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PRLogApr. 1, 2015 -With hardware taking a back seat in Africa and more operations on the continent looking to leverage private/public cloud to strengthen networks and manage enterprise data centres, the scene has been set for the role of software and virtualisation in scaling today’s operations.

Experts in ICT infrastructure development and application delivery controllers (load balancers) have identified stronger reliance on software on virtual machines and standarised servers to control operational functionality as a significant trend.

The reality of Africa’s evolving ICT sector is that virtualisation, whether it be on servers, storage, hybrid cloud or software defined network, is now considered a viable replacement to that which was once the domain of application-specific integrated circuits (ASICs) and proprietary hardware.

And what is driving this trend? Leadership at KEMP Technologies, global provider of load balancers, believes the increasing relevance of Moore’s law has changed the dynamics in terms of infrastructure capacity.

A white paper produced by KEMP Technologies states, “… increasingly powerful standardized multi-core servers (are) capable of handling most of the heavy-lifting that once required dedicated, proprietary hardware.”

Peter Melerud, co-founder and CMO, KEMP Technologies, echoes a key point of the research saying that software and the cloud are now positioned ahead of hardware and location in today’s datacentres.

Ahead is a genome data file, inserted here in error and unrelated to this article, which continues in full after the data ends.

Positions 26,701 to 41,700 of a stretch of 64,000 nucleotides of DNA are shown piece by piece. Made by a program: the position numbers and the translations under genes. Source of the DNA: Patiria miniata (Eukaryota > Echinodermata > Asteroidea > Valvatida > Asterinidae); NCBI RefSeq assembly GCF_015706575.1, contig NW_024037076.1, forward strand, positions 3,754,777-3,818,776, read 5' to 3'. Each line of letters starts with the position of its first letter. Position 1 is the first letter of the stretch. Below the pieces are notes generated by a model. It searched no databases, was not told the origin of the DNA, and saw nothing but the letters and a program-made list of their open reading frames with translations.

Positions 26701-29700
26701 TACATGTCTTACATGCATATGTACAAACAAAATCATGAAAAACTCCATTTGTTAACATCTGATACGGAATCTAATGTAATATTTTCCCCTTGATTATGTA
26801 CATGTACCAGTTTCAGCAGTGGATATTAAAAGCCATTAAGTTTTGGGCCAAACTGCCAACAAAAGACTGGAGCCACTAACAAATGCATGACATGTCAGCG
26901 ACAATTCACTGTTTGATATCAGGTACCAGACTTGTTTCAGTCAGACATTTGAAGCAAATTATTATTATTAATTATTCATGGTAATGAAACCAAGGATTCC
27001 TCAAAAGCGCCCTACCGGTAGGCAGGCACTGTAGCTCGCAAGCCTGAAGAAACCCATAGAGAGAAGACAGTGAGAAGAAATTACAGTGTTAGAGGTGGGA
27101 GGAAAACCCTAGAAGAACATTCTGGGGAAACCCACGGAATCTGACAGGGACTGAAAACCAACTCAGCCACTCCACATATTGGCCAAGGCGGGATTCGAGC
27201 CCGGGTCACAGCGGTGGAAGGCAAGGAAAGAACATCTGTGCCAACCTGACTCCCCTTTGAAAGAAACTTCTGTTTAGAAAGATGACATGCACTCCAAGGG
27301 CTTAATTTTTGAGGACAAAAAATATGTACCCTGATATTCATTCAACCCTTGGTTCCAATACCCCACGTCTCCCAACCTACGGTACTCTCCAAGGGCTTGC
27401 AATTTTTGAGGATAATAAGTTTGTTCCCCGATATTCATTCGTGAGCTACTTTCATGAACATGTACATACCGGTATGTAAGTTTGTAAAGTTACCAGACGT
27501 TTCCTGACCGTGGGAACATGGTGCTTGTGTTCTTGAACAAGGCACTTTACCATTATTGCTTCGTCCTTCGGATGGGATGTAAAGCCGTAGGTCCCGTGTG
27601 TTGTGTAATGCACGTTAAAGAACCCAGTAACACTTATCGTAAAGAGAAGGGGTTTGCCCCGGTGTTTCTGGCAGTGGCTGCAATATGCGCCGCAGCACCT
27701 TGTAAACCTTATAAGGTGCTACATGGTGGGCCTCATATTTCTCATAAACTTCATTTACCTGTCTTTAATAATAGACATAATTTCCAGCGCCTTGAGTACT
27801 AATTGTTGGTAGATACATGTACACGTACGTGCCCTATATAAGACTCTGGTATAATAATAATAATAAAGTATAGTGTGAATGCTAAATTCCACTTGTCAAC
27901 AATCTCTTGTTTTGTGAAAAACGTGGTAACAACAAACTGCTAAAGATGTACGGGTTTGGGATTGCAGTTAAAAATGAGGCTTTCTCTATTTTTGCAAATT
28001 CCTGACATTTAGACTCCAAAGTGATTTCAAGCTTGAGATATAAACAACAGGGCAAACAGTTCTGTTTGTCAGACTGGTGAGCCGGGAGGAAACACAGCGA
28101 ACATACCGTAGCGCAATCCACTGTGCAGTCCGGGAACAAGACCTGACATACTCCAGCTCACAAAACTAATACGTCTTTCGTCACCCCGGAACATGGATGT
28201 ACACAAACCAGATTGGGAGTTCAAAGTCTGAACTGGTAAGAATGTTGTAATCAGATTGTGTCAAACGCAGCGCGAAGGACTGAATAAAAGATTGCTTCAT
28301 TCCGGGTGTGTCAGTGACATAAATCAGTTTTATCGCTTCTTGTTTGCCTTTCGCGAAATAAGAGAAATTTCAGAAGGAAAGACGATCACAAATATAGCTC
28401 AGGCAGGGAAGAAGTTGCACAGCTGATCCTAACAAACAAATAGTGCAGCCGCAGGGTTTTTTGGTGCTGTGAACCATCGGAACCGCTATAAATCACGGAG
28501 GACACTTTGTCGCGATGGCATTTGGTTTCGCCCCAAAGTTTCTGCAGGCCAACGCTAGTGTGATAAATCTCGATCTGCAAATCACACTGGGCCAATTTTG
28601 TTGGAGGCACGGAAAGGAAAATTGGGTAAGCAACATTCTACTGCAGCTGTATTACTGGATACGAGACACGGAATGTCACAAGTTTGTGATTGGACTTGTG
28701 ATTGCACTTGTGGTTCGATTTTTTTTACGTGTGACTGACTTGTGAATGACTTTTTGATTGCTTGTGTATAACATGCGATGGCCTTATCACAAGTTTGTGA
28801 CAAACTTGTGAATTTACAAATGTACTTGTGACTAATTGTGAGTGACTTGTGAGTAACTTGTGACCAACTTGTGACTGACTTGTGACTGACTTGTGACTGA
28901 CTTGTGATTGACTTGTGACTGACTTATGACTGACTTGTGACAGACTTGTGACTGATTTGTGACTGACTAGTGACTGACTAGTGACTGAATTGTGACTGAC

Not an overnight switch

This transition has not happened overnight… it was not a case of immediately replacing one set of datacentre infrastructure management technology with another.

Melerud says the company has worked closely with a software-first ADC paradigm for some years. As a recognised ADC solutions supplier, the onus has been on the business to ensure that it has remained first with the provision of software-centric ADC solutions.

Up front cost is one of the benefits of software ADC solutions over proprietary network hardware. Melerud underlines one of the points raised in the company’s research which states that hardware running on specialised ASICs is more expensive than the average ADC software solution running on a standard server.

“For businesses in Africa that is a major consideration,” says Melerud. “From a cost perspective the upfront cost for specialised ADC hardware was expected and accepted because infrastructure- like standardised processors, operating systems and servers – could not match the load balancing performance of a dedicated box designed with a highly specialised ASIC. That is no longer the case and today’s standard multi-core datacentre servers have enough processing power and memory to run multitudes of virtual machines and applications.”

The size of Africa’s market, the dynamics of doing business on the continent and unique regional market requirements have to be taken into consideration before any solutions are developed and rolled out. Indeed, these have to be carefully checked, tested and technically scrutinised to ensure they meet requirements, address challenges and suit the environment.

Issues such as total cost of ownership, agility, scalability and modularity remain key considerations for operations in Africa. These all have the potential to impact on the ability to leverage infrastructure investment.

This is why software-centric ADC solutions that are designed to handle the volume and capacity required from load balancing technology in order to strengthen the network and reinforce data centres has to add value in all of these considerations.

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